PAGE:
## Colloquium3:30pm - Zoom ID 91514486597 (contact faculty for pw)Random walks in graph-based learning Jeff Calder, University of Minnesota, Twin Cities I will discuss several applications of random walks to graph-based learning, both for theoretical analysis and algorithm development. Graph-based learning is a field within machine learning that uses similarities between datapoints to create efficient representations of high-dimensional data for tasks like semi-supervised classification, clustering and dimension reduction. Our first application will be to use the random walk interpretation of the graph Laplacian to characterize the lowest label rate at which Laplacian regularized semi-supervised learning is well-posed. Second, we will show how analysis via random walks leads to a new algorithm that we call Poisson learning for semi-supervised learning at very low label rates. Finally, we will show how stochastic coupling of random walks can be used to prove Lipschitz estimates for graph Laplacian eigenfunctions on random geometric graphs, leading to new spectral convergence results. This talk will cover joint work with many people, including Brendan Cook (UMN), Nicolas-Garcia Trillos (Wisconsin-Madison), Marta Lewicka (Pittsburgh), Dejan Slepcev (CMU), Matthew Thorpe (University Manchester). |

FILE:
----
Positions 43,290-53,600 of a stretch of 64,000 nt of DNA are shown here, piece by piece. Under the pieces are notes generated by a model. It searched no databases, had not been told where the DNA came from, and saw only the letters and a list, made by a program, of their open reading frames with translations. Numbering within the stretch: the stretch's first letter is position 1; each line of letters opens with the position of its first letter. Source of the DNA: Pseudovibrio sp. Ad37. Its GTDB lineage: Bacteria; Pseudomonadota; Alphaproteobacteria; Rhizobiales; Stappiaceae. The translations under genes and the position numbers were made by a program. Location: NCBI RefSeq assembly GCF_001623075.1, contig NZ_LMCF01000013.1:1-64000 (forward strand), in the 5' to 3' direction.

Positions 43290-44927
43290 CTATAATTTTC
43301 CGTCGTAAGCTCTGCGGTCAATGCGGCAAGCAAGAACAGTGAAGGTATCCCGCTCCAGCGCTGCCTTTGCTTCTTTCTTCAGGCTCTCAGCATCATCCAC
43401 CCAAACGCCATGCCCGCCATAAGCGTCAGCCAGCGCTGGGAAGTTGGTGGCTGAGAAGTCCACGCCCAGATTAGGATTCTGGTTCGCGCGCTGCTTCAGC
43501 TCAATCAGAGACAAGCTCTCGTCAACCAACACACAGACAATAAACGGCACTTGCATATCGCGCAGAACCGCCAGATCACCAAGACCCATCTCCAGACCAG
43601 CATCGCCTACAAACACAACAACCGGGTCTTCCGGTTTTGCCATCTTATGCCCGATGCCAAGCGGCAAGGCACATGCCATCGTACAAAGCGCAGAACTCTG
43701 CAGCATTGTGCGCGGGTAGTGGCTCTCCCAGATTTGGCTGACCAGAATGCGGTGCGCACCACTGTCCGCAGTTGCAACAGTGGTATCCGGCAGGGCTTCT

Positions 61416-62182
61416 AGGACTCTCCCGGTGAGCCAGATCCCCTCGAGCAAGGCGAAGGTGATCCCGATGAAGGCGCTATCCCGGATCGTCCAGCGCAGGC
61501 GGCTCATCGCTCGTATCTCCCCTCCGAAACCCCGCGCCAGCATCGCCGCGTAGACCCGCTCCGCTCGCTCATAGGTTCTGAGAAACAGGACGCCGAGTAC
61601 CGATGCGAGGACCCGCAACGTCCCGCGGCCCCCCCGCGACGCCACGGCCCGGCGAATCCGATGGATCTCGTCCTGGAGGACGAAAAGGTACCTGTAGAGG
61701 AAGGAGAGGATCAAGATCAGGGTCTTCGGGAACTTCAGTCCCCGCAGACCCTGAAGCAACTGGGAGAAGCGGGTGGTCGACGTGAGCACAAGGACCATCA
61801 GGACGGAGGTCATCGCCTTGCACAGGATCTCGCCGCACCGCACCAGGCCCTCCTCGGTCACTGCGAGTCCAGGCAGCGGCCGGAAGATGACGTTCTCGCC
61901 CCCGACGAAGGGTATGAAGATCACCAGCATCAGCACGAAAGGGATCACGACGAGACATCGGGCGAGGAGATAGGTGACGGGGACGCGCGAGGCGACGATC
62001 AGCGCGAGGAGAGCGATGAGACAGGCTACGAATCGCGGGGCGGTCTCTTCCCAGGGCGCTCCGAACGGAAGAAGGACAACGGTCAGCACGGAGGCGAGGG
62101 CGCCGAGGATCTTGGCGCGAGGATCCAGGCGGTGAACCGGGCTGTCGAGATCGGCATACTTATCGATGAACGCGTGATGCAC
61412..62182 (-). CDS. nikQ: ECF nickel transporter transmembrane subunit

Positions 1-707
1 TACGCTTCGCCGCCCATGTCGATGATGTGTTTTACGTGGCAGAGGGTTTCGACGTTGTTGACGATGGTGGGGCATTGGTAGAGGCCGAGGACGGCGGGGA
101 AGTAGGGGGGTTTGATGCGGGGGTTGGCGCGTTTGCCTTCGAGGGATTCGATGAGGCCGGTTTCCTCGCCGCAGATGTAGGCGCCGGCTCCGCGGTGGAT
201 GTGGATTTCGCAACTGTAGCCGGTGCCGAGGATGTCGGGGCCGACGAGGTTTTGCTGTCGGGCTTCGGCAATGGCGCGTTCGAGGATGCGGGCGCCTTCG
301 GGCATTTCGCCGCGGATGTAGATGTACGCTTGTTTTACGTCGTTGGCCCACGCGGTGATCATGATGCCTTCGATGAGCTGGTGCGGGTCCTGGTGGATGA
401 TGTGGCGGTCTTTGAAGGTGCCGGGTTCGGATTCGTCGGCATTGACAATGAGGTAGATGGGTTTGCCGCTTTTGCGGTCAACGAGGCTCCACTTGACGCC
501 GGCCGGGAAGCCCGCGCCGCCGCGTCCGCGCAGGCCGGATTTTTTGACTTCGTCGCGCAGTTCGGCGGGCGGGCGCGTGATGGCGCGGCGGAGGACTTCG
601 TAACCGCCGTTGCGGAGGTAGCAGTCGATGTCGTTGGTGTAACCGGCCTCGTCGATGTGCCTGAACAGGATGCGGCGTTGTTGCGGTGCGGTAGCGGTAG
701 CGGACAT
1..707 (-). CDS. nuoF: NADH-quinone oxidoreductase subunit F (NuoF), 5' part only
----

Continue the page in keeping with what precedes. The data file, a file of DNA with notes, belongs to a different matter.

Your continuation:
Thu Oct 01 |
## Colloquium3:30pm - Zoom ID 91514486597 (contact faculty for pw)Gradient variational problems Richard Kenyon, Yale University This is joint work with Istvan Prause. Many well-known random tiling models such as domino tilings and square ice lead to variational problems for functions h:R^2->R which minimize a functional depending only on the gradient of h. Other examples of such variational problems include minimal surfaces and surfaces satisfying the "p-laplacian". We give a representation of solutions of such a problem in terms of kappa-harmonic functions: functions which are harmonic for a laplacian with a varying conductance kappa. |

Thu Oct 08 |